What is the digital age leaving behind? Ashley Locoh

You’re walking home from school and your hand reaches in your back pocket in search for what it prizes most. Your hand senses coins and gum wrappers, but it doesn’t feel what it’s looking for. Again, your other hand searches another one of your pockets, but still, no sign of what it wants. Now your heart rate begins to speed, and you’re dropping everything and scouring through your backpack while mentally back-tracking the moments where you think you last saw your life line. You’re shaking your backpack, in complete panic mode, when suddenly you’ve found it! Your phone! It was in your hands the whole time.

Ever since the arrival of smartphones and of the thousands of applications they have enabled, it seems like more and more of our lives have been pushed into the digital world and out of the real world. We speak digitally, we meet and date digitally, we bank digitally, we shop digitally, we read digitally, and we even express our feelings digitally with a flurry of winky faces and other emojis. And when we can’t do so, we feel strange, anxious and even distressed as though we’ve lost a limb. We get more and more consumed with expressing ourselves and meeting our needs through this new medium, we lose the richness of human interactions. And we often no longer develop the intuitive social skills that make our societies connected and human.

Yes. Smartphones have definitely changed adolescents, more than any other generation. As proven by Common Sense Media, “seventy-two percent of teens admit that they feel a sense of urgency to check notifications and respond to messages.” (https://www.teensafe.com/blog/truth-smartphone-addiction-teens/) But why is that?

Teenagers are at a stage in life where they are starting to build and cement their group behavior and interactive skills with the rest of the world. This makes them vulnerable to the effects of phones on their interaction skills. Melissa Ortega, a child psychologist similarly states “They don’t know how to handle conflict face to face because so many things happen through some sort of technology...” (huffingtonpost) These adolescents will most times use their devices as a hideaway or an excuse to avoid a current situation, which can prevent them from discovering new ideas and experiencing new cultures and places.

Not only does the excessive use of smartphones by teenagers affect how they live in a community, but it also greatly impacts their relationships at home. A statistic shows how, “77% of parents feel their children get distracted by their devices and don't pay attention when they are together.” (cnn) This causes conflict amongst parents and their children which can be completely avoided. When cnn asked interviewed parents to take their children’s phone away, one parent reported her daughter screaming, “I would rather not eat for a week than get my phone taken away”. (nypost) As shocking as it sounds, it is alarming to know to what extent this girl values her smartphone, that she would even deprive herself of eating; an essential part of life. A student from the UK also frightfully states, “Media is my drug. Without it I was lost.” (thetelegraph)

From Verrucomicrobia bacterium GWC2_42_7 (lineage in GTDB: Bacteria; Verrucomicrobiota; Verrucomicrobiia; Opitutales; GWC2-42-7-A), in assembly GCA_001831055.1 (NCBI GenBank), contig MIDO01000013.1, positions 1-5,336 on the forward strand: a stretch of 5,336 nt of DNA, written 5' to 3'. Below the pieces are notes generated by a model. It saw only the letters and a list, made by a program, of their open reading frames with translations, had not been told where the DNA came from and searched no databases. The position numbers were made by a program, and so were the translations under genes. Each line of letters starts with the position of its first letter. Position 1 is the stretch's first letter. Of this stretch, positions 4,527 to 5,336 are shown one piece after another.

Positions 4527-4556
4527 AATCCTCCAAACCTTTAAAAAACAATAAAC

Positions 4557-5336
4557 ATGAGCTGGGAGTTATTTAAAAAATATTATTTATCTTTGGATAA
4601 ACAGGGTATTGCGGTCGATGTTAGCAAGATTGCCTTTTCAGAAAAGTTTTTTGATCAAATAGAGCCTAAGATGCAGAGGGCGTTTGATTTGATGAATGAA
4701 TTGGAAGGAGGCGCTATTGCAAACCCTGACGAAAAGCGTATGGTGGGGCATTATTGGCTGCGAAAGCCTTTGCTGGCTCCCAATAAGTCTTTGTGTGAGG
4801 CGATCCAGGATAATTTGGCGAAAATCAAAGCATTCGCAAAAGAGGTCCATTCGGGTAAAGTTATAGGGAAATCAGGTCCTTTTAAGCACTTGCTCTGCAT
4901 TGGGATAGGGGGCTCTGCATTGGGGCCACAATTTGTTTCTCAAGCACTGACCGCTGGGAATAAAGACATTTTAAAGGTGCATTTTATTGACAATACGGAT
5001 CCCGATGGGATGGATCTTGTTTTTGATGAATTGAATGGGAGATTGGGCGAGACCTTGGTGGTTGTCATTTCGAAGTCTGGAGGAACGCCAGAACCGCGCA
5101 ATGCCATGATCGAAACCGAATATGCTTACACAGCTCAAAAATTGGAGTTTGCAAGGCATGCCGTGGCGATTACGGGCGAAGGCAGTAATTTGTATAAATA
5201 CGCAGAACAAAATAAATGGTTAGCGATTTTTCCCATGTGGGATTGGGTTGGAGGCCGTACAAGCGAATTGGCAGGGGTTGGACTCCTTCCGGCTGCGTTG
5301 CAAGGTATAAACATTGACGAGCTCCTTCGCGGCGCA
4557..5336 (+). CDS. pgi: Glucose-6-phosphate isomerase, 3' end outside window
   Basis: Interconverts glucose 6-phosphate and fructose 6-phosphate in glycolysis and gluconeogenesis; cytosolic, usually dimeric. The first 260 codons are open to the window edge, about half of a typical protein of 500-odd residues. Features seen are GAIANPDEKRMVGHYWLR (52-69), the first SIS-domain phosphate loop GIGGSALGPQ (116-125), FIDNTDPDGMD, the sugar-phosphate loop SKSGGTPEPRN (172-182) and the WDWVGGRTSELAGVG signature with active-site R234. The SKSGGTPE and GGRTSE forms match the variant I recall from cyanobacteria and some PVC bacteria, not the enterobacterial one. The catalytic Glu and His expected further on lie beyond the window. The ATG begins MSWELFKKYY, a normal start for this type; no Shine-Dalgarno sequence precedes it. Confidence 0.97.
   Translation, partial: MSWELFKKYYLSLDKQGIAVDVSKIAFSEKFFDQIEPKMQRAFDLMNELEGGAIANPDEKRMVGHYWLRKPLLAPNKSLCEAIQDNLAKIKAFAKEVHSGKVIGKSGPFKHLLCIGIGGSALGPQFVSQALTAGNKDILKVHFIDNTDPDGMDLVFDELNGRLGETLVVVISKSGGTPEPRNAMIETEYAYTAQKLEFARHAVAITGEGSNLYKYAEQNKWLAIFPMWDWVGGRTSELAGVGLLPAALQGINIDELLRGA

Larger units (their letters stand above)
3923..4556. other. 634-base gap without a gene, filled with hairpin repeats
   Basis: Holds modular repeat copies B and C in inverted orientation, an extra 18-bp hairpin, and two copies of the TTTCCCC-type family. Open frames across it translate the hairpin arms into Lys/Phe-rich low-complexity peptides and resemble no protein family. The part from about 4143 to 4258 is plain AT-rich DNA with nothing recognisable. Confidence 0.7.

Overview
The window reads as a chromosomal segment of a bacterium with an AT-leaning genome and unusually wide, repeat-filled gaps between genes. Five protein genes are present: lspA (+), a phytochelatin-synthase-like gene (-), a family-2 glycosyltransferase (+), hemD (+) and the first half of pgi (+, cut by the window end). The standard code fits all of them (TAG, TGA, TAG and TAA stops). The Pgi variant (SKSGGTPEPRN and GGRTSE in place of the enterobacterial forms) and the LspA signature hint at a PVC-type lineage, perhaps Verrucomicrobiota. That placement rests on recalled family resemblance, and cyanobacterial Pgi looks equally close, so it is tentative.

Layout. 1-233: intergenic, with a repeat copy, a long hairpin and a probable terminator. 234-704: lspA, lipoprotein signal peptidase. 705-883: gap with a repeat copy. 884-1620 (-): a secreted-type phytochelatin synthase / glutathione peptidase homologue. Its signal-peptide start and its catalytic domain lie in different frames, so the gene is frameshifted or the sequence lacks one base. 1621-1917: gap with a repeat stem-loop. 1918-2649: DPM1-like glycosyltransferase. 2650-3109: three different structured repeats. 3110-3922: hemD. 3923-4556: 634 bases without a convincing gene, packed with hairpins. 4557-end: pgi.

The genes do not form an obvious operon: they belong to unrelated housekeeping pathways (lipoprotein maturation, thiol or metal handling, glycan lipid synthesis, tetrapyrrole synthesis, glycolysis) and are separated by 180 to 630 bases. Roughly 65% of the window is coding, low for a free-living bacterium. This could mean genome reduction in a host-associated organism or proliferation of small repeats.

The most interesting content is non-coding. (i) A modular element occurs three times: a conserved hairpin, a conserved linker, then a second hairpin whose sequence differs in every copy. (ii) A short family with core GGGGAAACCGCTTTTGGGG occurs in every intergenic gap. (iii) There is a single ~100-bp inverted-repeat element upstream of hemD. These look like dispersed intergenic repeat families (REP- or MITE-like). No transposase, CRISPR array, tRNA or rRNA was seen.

Young adults from the ages of 13 through 18 are not the only kids being consumed by this over usage of media, but also “[those] between ages 8 and 12 reported spending nearly six hours a day plugged in.” (teensafe) Imagine all the childhood memories these children would have been stolen by the time spent on their devices playing games. All these crucial moments designed for kids to explore their environment, their world, to prepare them for future interactions they will have to take part in?

Although many will say that smartphones enable many to meet and create relationships with people they might not have without their phones, this only weakens their relationships with the people they face daily. Don’t get me wrong. This is not a question of getting rid of smartphones. I’m only calling for using our devices moderately. So instead of spending hours on end playing on these gadgets, go out for a walk, meet up a friend, or read a book. If we stay consumed in this media, we will miss out on opportunities to strengthen relationships with family and friends, to explore new places, to see new things, and to meet life lasting friends. Do you really want to do that to yourself?

Work Cited

Alleyne, Richard. "The Young Generation Are 'addicted' to Mobile Phones." The Telegraph. Telegraph Media Group, 19 Apr. 2011. Web. 11 Apr. 2017.

Bindley, Katherine. "When Children Text All Day, What Happens To Their Social Skills?" The Huffington Post. TheHuffingtonPost.com, 09 Dec. 2011. Web. 11 Apr. 2017.

Riley, Naomi Schaefer. "How Smart Phones Feed Teens’ Relationship Obsessions." New York Post. N.p., 14 Oct. 2015. Web. 11 Apr. 2017.

"The Truth about Smartphone Addiction in Teens." TeenSafe. N.p., 10 Sept. 2016. Web. 11 Apr. 2017.

Wallace, Kelly. "50% of Teens Feel Addicted to Their Phones, Poll Says." CNN. Cable News Network, 29 July 2016. Web. 11 Apr. 2017.

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